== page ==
It was also only on Mar 24 when the Myanmar government moved to mandate all Myanmar nationals entering the country to be quarantined for 14 days in a state facility, with foreigners required to show a clean bill of health from a registered clinic before boarding their flight to Myanmar.
These steps are important and necessary, but may be too late to prevent the spread of virus in the country, bearing in mind also that infected cases may not show symptoms in their initial days.
Moreover, thousands of migrant workers have returned to villages across the country from Thailand over this week.
POOR HEALTHCARE FACILITIES
Myanmar’s poor healthcare infrastructure will make it very challenging for the country to deal decisively with the outbreak.
The country’s healthcare system has been consistently ranked by the WHO as among the world’s worst after decades of neglect under military rule.
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While a few metropolitan cities such as Yangon, Naypyidaw and Mandalay have better hospitals and primary care structures, the vast majority of the country does not have access to even basic healthcare.
For a country that spends 2 per cent of GDP on healthcare and has struggled with managing basic problems related to communicable diseases like tuberculosis, many healthcare services are run by volunteers and aid groups.
Health service coverage has been poor, with 13 out of 15 states having less than the WHO recommended minimum of one doctor for every 1,000 residents.
There are few signs Myanmar has the capacity to scale up testing, where samples of suspected patients had to be sent to Thailand for analysis at the start of the outbreak.
If the virus spreads more widely and quickly, Myanmar’s healthcare system will be hard pressed to cope up with the intensity, especially in further flung rural areas.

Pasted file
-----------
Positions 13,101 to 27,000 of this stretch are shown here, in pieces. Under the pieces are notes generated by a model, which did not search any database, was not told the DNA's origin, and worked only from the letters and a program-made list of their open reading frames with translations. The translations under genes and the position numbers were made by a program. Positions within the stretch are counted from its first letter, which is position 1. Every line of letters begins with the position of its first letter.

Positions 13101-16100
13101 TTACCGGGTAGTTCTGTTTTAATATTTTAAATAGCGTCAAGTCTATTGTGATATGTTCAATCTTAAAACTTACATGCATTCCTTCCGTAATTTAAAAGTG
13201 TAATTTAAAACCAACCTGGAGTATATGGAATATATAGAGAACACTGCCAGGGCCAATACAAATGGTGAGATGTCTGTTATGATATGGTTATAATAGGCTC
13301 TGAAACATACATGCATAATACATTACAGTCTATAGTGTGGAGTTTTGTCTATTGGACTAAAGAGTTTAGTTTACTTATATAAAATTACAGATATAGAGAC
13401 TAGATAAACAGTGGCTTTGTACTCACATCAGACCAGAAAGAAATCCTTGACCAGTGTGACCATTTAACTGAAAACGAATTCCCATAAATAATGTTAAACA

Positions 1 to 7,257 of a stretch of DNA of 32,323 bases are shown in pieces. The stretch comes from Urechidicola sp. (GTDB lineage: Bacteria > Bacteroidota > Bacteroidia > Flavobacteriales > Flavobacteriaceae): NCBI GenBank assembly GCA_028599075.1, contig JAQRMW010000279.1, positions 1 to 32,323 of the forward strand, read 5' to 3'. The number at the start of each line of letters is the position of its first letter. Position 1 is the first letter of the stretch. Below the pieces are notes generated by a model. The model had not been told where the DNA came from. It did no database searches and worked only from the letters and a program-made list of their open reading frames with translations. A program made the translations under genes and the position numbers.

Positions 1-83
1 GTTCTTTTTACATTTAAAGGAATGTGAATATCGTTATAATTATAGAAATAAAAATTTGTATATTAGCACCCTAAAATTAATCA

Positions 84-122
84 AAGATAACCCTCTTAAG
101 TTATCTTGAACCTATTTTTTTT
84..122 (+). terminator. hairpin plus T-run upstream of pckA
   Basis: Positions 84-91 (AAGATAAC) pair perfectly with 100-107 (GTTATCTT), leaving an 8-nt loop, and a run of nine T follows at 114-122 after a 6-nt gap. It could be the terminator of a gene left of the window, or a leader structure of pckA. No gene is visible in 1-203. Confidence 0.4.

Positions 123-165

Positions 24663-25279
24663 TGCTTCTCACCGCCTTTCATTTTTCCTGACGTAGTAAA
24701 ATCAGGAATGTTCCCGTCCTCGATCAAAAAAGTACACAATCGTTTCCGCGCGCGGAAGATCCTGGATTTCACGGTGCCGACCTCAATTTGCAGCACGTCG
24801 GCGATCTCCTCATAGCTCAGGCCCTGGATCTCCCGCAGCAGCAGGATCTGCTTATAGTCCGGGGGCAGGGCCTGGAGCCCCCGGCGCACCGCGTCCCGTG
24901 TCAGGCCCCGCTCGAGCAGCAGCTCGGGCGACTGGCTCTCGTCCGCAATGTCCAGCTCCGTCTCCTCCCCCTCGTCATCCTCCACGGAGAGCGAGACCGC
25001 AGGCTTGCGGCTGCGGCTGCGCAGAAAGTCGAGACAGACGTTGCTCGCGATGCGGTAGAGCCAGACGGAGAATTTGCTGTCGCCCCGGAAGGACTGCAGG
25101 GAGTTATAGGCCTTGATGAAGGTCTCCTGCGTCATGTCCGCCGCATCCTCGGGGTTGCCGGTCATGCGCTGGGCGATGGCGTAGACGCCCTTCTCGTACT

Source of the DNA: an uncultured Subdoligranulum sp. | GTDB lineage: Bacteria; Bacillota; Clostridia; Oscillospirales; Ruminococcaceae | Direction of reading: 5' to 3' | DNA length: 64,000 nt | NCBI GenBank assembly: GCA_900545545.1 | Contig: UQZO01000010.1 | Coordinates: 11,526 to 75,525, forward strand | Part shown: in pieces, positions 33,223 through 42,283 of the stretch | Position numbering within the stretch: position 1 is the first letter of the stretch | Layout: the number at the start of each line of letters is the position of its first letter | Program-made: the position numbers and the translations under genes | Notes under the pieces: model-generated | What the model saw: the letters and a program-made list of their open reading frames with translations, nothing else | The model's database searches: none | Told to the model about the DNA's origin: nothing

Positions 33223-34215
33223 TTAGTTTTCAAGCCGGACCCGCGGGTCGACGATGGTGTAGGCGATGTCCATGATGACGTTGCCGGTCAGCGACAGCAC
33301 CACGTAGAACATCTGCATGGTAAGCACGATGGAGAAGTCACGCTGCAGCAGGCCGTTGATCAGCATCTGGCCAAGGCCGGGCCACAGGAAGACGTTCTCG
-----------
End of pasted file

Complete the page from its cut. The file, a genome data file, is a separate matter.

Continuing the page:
BRAVING THE STORM
The truth is that in a globalised world, with more people, goods and services crossing national borders, Myanmar, like any other country around the world, is susceptible to the COVID-19.
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It realises this and is doing a huge about-turn. The shutting down of schools, cinemas, karaoke bars, massage parlours, and the cancellation of the popular new year water festival by the authorities in recent days has been a commendable effort to jolt the public while it attempts to educate citizens of the need for social distancing.
Instead of downplaying the situation, the authorities should encourage people to come forward for testing if they show symptoms. Testing facilities and quarantine centres should also be made accessible across the country.
Despite the differences and disagreements along lines of party, ethnicity and religion, Myanmar must come together to fight the deadly disease.
Myanmar’s first cases may be the tip of the iceberg for a country that has claimed to be coronavirus free for weeks. It is time for the NLD government to demonstrate leadership and protect its people.
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Dr Nehginpao Kipgen is a Political Scientist, Associate Professor, Assistant Dean and Executive Director at the Center for Southeast Asian Studies, Jindal School of International Affairs, O.P. Jindal Global University. He is the author of three books on Myanmar, including ‘Democratization of Myanmar’.